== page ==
Fievel Sings:

Somewhere out there,

Beneath the pale moonlight,

Someone’s thinking of me and loving me tonight.

Tanya Sings

Somewhere out there,

Someone’s saying a prayer,

That we’ll find one another in that big somewhere out there.

This past Sunday we had three different readings all about “lost and found”. In Luke 15: 1-32we read about lost sheep, lost coins and finally one of the most well-known Parables in the Bible the lost son. In this story as we all know the son takes his inheritance and leaves and squanders his money on sinful living. Can you picture the son a long way from home looking up at the moon while at the same time the father is looking at the same moon?

The Son Sings:

Somewhere out there,

Beneath the pale moonlight,

My Father is thinking of me and loving me tonight.

While the Father sings:

Somewhere out there,

My son is saying a prayer,

that we’ll find one another in that big somewhere out there.

Eventually the son comes to his senses and returns home. Next we read one of the greatest lines in the Gospels: “While he was still a long way off, his father caught sight of him, and was filled with compassion. He ran to his son, embraced him and kissed him.”

Many great theologians have speculated over the years as to why we have these periods of dryness in our prayer life and faith journeys. An excerpt from a sermon that I recently read online said: “The final lesson that God teaches us when our prayer runs dry is that we must gradually learn to participate in the Cross of Christ. In times of dryness, we experience the thirst of Jesus on the Cross. If the Cross was Jesus’ way to the Father, then surely we, the disciples of Jesus, cannot expect to travel the scenic route free of all pain and hardship. When we experience darkness in prayer or in the marketplace, we are being invited to identify with Jesus in his suffering and in his experience of feeling abandoned by the Father. Also, in the desert we are being invited and challenged to trust that our God will not abandon us but will come to rescue us and redeem us (see Exodus 16).”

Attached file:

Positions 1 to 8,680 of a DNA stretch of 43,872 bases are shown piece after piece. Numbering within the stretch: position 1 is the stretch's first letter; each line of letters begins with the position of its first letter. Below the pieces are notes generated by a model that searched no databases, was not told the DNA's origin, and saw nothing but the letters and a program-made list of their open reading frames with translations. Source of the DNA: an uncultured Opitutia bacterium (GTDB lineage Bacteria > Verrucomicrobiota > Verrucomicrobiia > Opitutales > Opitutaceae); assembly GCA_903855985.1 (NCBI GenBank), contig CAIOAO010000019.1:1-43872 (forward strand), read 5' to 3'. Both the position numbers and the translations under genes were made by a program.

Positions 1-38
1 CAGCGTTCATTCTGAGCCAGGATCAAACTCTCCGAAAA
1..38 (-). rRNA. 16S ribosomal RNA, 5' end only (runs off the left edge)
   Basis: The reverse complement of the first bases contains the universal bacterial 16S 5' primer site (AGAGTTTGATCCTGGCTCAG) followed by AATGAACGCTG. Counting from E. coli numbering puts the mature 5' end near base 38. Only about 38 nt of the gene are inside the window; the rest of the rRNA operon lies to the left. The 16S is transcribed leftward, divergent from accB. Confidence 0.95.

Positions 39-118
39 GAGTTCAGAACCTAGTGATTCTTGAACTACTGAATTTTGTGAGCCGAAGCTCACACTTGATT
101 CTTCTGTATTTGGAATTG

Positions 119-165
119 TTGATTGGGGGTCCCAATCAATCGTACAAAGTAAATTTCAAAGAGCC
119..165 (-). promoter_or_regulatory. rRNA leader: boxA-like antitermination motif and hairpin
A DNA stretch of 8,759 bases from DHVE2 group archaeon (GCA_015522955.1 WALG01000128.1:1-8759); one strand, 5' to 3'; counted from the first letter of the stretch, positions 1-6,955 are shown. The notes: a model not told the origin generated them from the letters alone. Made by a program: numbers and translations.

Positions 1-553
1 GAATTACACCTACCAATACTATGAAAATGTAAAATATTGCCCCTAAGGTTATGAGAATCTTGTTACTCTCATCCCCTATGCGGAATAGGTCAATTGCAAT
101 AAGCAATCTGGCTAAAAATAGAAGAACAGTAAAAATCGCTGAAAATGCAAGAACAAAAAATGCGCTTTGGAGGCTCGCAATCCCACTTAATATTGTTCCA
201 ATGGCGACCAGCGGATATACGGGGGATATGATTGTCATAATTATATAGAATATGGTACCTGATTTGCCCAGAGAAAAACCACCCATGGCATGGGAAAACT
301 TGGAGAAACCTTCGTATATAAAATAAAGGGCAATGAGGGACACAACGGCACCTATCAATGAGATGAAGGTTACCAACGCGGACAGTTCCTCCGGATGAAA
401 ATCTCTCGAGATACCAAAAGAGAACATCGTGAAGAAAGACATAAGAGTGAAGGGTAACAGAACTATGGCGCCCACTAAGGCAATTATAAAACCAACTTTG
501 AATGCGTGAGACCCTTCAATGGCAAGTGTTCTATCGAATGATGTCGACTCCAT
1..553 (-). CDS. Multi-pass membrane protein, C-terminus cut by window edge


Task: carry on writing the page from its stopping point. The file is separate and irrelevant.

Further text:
I don’t have a deep theological explanation as to why we have these dry spells. The quote above seems to explain it well. From my point of view I think that the well-known quote: “absence makes the heart grow fonder” may well be at play. During these periods when we seem removed from God we must remember that like the clouds that blocked my view of the stars, that spiritual clouds can and often for a good reason, temporarily block our prayer with God. We must never forget that God is there for us. He is longing for us to find our way back to him in prayer.

Perhaps we can learn something from a mouse named Fievel and now we can sing his verse with just one slight variation to God: “Somewhere out there, beneath the pale moonlight, God is thinking of me and loving me tonight.” God is always there for us. He is constant and he longs for our return, just like the father in the parable longed for the return of his son. When we do get through our desert experience and we are again drawn close to God, our prayer time will be better for the time away. We must never lose hope during these dry spells. Upon our return, God, like the father in the story, will catch sight of us and filled with compassion, He will run to us, and embrace us in his loving care.

Dear Heavenly Father, I love it when you are close to me in prayer. Help me to also embrace the times when you seem distant. It is during these times that you may truly be teaching me. I know you never leave me. Help me to be in tune to your message in these times of dryness, amen.

Brian Pusateri